So I advocate omitting it; others disagree (often vehemently!) In any case, if you encounter code that omits it, you'll know that it's explicitly supported by the standard and you'll know what it means.

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2
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I've tried to review your code, and I have the following comments.

Pro:
All in all the code is well structured and the naming is easy to understand.

The comments are helpful

The separation of user interaction and processing is good

Contra:

Missing

  • helpful prompts

  • error handling and messages. The processing functions should return a status value so the UI can inform the user if something went wrong.


Below I've reentered all your code with some inline comments and modifications (All begins with // HH or // HH TODO):

// graphical_editor.cpp : Defines the entry point for the console application.
//

#include "stdafx.h"
#include <iostream> //provides access to cout and cin 
#include <string> //Always import <string> if piping std input to a string in .net 
#include <vector>
#include <fstream>

using std::cin;
using std::cout;
using std::string;
using std::vector;
using std::ofstream;


// HH you could typedef Color to quickly change the type
typedef char Color;
// HH The black and white colors:
const Color white = '0';
const Color black = ' ';

// HH compare function is easy to change if Color changes to other type
int compare_colors(Color c1, Color c2)
{
  if (c1 == c2)
    return 0;
  if (c1 < c2)
    return -1;
  return 1;
}


//This is where we store the pixels of the image
// static vector<vector <string>> image_array; // HH: One char == one pixel so use char instead of string
vector<vector <Color>> image_array;

//our definition of an X,Y coordinate pair. 
/*typedef*/ struct point { // HH: typedef ignored because no variable is defined
  // int x_coordinate, y_coordinate; // HH unnecessarily long names
  int x, y;
};

/* You could have done it like this: 
typedef struct _point {                       
  int x, y;
} point;
*/


void initialise_image(int width, int height);
void clear_image();
void print_image(); // HH Prints the image to the console
void save_image(string file_name);
int get_image_width();
int get_image_height();
void color_pixel(int x, int y, Color color);
void color_point(point p, Color color);
void color_vertical_line(int x, int y1, int y2, Color color);
void color_horizontal_line(int x1, int x2, int y, Color color);
void color_box(int x1, int x2, int y1, int y2, Color color);
void flood_fill(point p, Color color);
void add_matching_neighbours(point p, Color original_color, Color new_color, vector<point> &points_queue);

int main()
{
  //myfile.open("example.txt");
  char command; //first letter of a given line 

  // HH: A switch() may be better here than the else if sequence
  do {
    cout << "Enter Command [ I, S, L, V, H, K, F, C, X ] ";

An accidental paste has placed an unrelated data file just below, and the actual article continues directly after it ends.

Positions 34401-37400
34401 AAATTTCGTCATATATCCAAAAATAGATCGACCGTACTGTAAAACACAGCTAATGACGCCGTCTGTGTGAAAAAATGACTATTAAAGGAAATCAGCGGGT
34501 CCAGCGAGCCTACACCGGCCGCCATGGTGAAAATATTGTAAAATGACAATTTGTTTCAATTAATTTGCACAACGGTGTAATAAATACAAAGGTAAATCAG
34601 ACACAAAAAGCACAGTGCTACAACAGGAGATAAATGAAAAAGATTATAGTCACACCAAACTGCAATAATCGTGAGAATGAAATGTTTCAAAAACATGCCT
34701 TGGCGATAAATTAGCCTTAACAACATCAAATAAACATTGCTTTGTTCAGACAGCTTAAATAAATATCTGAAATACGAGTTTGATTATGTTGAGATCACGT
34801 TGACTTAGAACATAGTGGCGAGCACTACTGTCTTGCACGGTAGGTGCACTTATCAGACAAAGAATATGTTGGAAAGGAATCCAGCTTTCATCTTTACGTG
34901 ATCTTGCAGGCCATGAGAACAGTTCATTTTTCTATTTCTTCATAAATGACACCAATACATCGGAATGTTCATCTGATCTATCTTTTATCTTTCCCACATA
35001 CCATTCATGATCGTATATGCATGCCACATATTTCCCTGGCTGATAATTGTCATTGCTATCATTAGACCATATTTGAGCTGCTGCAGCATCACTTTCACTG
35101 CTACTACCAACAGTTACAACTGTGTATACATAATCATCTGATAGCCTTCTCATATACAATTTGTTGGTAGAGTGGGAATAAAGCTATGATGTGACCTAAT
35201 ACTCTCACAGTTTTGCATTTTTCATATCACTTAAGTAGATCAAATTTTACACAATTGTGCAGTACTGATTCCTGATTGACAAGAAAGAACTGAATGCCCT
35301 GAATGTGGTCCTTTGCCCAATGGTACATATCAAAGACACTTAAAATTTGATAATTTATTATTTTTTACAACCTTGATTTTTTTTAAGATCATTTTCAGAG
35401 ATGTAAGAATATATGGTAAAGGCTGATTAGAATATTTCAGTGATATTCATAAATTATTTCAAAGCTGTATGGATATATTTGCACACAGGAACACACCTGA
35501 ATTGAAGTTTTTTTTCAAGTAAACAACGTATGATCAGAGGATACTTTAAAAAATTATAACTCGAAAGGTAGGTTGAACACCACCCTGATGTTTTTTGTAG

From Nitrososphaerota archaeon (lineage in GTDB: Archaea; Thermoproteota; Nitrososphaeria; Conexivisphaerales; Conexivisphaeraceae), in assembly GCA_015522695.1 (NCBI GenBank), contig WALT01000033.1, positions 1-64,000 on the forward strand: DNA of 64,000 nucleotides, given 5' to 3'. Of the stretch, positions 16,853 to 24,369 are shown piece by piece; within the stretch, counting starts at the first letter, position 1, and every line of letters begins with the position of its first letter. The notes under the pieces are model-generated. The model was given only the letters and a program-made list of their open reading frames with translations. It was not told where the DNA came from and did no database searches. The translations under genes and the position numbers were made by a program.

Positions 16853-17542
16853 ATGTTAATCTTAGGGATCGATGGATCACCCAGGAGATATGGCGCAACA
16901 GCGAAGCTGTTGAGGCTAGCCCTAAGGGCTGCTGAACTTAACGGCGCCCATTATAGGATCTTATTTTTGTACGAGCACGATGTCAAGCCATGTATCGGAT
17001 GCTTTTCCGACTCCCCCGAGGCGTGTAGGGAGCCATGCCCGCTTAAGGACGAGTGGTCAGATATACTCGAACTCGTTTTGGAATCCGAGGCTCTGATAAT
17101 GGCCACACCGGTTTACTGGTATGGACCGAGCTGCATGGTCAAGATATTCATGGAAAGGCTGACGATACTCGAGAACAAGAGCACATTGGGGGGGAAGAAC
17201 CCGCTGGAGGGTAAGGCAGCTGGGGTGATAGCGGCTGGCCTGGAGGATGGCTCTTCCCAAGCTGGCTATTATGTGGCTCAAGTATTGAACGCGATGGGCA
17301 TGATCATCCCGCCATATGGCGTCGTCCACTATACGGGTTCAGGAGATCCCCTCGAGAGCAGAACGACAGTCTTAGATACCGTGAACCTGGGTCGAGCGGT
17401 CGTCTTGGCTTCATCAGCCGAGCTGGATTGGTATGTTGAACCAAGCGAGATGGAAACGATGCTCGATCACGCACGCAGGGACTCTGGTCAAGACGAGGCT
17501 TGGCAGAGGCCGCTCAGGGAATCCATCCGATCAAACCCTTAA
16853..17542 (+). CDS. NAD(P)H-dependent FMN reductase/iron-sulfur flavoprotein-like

cin >> command;

    // HH TODO: Change the loop so that the user can't draw on an uninitialized image

    switch (command)
    {
    case 'X':
    case 'x': // HH: Allow for lower case letters as well
      return 0;
    case 'I':
    case 'i':
      // HH Here you have the input dialog inside the function but elsewhere it's in this loop. Be consistent
      // initialise_image();
      /*read parameters height and width*/
      cout << "Initialize Image enter Width and Height: ";
      int width, height;
      cin >> width >> height;
      initialise_image(width, height);
      break;
    case 'S':
    case 's':
    {
      cout << "Enter File Name: ";
      string file_name;
      cin >> file_name;
      save_image(file_name);
    }
    break;
    case 'L':
    case 'l':
    {
      // HH TODO: User friendly prompt
      Color color;
      point p;
      cin >> p.x >> p.y >> color;
      color_point(p, color);
    }
    break;
    case 'V':
    case 'v':
    {
      // HH TODO: User friendly prompt
      Color color;
      int x, y1, y2;
      cin >> x >> y1 >> y2 >> color;
      color_vertical_line(x, y1, y2, color);
    }
    break;
    case 'H':
    case 'h':
    {
      // HH TODO: User friendly prompt
      Color color;
      int x1, x2, y;
      cin >> x1 >> x2 >> y >> color;
      color_horizontal_line(x1, x2, y, color);
    }
      break;
    case 'K':
    case 'k':
    {
      // HH TODO: User friendly prompt
      Color color;
      int x1, x2, y1, y2;
      cin >> x1 >> y1 >> x2 >> y2 >> color;
      color_box(x1, y1, x2, y2, color);
    }
      break;
    case 'F':
    case 'f':
    {
      // HH TODO: User friendly prompt
      Color color;
      point p;
      cin >> p.x >> p.y >> color;
      flood_fill(p, color);
    }
      break;
    case 'C':
    case 'c':
      // HH TODO: User friendly prompt and accept
      clear_image();
      break;
    default:
      cout << "Invalid input - try again...";
      break;
    }

    print_image(); // HH Printf the image after every command to see the result
  } while (true);

  return 0;
}

/* This function creates a blank image size width by height
where width and height are read from standard input respectively.*/
void initialise_image(int width, int height)
{
  /*first we create a vector of vectors (numRows+1)x(numColumns matrix+1). */
  image_array.clear();
  for (int i = 0; i < width + 1; i++) {
    image_array.push_back(vector<Color>());
  }

  /*then we initialize each element of it one by one*/
  for (int colNo = 0; colNo < width + 1; colNo++) {